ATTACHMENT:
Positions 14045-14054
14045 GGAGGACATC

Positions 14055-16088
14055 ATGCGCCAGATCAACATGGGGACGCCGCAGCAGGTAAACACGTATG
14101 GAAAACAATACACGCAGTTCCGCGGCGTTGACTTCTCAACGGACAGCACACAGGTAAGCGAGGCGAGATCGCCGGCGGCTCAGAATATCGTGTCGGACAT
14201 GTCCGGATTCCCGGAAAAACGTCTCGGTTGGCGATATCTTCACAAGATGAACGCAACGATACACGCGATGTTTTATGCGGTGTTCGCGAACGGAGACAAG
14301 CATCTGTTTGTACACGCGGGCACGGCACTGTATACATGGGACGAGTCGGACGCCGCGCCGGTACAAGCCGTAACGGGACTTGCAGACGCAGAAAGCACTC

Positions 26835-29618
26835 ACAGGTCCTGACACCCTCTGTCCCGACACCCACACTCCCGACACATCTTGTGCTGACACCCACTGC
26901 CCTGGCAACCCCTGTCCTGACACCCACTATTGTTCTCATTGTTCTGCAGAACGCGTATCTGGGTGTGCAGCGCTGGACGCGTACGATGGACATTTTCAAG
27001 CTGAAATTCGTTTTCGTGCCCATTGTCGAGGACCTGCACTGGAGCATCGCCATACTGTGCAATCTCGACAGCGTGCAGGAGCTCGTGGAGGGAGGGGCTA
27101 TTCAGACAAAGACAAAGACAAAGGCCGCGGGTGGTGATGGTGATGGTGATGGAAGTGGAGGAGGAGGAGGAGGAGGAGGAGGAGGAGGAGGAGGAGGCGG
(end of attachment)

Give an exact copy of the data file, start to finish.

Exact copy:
Positions 14045-14054
14045 GGAGGACATC

Positions 14055-16088
14055 ATGCGCCAGATCAACATGGGGACGCCGCAGCAGGTAAACACGTATG
14101 GAAAACAATACACGCAGTTCCGCGGCGTTGACTTCTCAACGGACAGCACACAGGTAAGCGAGGCGAGATCGCCGGCGGCTCAGAATATCGTGTCGGACAT
14201 GTCCGGATTCCCGGAAAAACGTCTCGGTTGGCGATATCTTCACAAGATGAACGCAACGATACACGCGATGTTTTATGCGGTGTTCGCGAACGGAGACAAG
14301 CATCTGTTTGTACACGCGGGCACGGCACTGTATACATGGGACGAGTCGGACGCCGCGCCGGTACAAGCCGTAACGGGACTTGCAGACGCAGAAAGCACTC

Positions 26835-29618
26835 ACAGGTCCTGACACCCTCTGTCCCGACACCCACACTCCCGACACATCTTGTGCTGACACCCACTGC
26901 CCTGGCAACCCCTGTCCTGACACCCACTATTGTTCTCATTGTTCTGCAGAACGCGTATCTGGGTGTGCAGCGCTGGACGCGTACGATGGACATTTTCAAG
27001 CTGAAATTCGTTTTCGTGCCCATTGTCGAGGACCTGCACTGGAGCATCGCCATACTGTGCAATCTCGACAGCGTGCAGGAGCTCGTGGAGGGAGGGGCTA
27101 TTCAGACAAAGACAAAGACAAAGGCCGCGGGTGGTGATGGTGATGGTGATGGAAGTGGAGGAGGAGGAGGAGGAGGAGGAGGAGGAGGAGGAGGAGGCGG